Review: Hot Rod (2007)

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Hot Rod (2007)

Directed by: Akiva Schaffer | 88 minutes | action, comedy, romance | Actors: Andy Samberg, Jorma Taccone, Bill Hader, Danny R. McBride, Isla Fisher, Sissy Spacek, Ian McShane, Will Arnett, Chris Parnell, Chester Tam, Mark Acheson, Brittany Tiplady, Ken Kirzinger, Brittney Irvin, Alana Husband, Andrew Moxham, Terri O’Neill, Alvin Sanders

Rod is a loser who still lives with his parents, has no job and has even bigger losers as friends. At least, that’s how many see him. He also makes it difficult for everyone to see this differently, because he drives around on an old Puch-like moped (not even tuned), with which he performs all kinds of ‘stunts’, which also fail. Yet he continues, because he believes in his dream. As is often the case in comedy, this is essentially a serious and interesting theme that can take you anywhere. With dedication a bunch of credible types are put down who are actually people of flesh and blood, because they are never too exaggerated, except maybe Rod’s parents, wonderfully played by Ian McShane and Sissy Spacek. The other roles are also not or hardly inferior to the main role and are even better here and there. The humor is not always completely clear, too subtle? Or not? Bad for ‘insiders’, whoever they may be, Americans perhaps?

This is satire, and satire is by definition more subtle than slapstick or other wacky humor. So it must lie to you. In the tradition of Ben Stiller, who also made a name for himself in ‘Saturday Night Live’, newcomer Andy Samberg presents a nice boy, with a moderately weird character and above all many typical mannerisms. Hilarious is the very widely measured ‘fall’ of a mountain. Moments like this could have been more. The subject matter and the elaboration are reminiscent of several of Will Ferrell’s films, especially one of his last films ‘Talladega Nights’. However, in the comparison, the actor Samberg and his film respectively lose out to the above. ‘Talladega Nights’ (which didn’t make it to the cinema in the Netherlands) is better developed and old hand Ferrell is simply funnier. Samberg’s humor is also quintessentially American. In his debut film, he cannot always be followed in his humor. Would it be suitable for the European market?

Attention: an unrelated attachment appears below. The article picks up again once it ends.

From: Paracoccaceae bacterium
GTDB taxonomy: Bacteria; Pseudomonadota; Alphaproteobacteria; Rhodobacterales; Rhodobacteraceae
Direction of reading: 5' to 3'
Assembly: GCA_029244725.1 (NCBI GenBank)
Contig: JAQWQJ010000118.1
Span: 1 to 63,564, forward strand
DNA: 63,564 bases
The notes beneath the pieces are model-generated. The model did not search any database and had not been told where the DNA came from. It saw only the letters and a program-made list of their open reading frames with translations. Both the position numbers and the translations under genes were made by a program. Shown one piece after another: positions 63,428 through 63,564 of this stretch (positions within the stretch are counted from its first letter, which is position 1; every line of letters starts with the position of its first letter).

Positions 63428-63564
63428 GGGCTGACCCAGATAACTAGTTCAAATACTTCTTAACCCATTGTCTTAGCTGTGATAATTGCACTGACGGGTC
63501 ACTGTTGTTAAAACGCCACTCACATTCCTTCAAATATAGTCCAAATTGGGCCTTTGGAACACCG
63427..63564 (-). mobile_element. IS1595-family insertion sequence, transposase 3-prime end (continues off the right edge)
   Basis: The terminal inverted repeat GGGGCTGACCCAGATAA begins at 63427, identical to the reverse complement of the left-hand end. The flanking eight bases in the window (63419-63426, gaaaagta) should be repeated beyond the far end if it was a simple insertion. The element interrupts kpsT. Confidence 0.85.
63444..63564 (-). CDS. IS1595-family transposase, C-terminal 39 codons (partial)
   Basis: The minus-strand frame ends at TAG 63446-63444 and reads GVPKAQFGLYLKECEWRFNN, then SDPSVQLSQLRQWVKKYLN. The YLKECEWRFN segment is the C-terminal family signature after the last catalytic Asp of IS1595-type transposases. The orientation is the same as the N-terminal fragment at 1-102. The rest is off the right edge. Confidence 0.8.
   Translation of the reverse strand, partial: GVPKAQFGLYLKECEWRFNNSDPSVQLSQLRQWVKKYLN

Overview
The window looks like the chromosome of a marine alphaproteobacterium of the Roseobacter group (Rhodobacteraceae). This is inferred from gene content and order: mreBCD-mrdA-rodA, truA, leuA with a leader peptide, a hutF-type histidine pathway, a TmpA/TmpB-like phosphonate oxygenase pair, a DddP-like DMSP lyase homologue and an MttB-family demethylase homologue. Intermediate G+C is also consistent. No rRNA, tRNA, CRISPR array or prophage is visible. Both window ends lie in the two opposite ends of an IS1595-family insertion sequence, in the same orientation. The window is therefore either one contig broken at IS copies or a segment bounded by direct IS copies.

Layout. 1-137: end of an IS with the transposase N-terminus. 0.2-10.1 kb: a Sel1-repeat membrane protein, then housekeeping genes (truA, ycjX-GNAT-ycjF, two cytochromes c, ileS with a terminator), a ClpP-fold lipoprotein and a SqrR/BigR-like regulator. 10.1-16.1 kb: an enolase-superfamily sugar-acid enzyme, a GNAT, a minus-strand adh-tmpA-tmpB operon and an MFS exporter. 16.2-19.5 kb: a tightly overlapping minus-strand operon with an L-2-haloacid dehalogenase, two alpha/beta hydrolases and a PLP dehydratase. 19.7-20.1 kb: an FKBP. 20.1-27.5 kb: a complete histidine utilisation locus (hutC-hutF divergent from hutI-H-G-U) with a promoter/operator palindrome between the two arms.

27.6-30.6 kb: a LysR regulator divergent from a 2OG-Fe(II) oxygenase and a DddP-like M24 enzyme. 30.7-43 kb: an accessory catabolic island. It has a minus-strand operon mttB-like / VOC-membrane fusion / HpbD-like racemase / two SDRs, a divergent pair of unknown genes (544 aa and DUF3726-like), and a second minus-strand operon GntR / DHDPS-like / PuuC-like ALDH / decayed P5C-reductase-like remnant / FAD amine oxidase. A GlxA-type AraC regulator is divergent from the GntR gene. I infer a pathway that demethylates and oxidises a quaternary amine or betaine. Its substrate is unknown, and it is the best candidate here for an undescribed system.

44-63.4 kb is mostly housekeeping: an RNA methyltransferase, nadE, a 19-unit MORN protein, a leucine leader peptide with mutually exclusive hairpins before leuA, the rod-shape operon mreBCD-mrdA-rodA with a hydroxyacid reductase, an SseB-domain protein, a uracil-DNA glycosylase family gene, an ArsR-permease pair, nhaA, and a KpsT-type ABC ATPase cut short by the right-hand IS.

‘Hot Rod’ radiates a late eighties atmosphere, probably the youth of the makers. In essence, the story is also about a little boy in an adult jacket. The music, nice old-fashioned American hard rock with synthesizers, contributes positively to the era. It all feels good, the actors are doing a good job, so to speak, and the makers clearly had fun making this film. The story is essentially cliché (boy wins girl by following his dream), but the ‘morality’ isn’t overstated or exaggerated. Yet there are hardly any moments of real laughter. That would have been more. Or have we not quite understood it?

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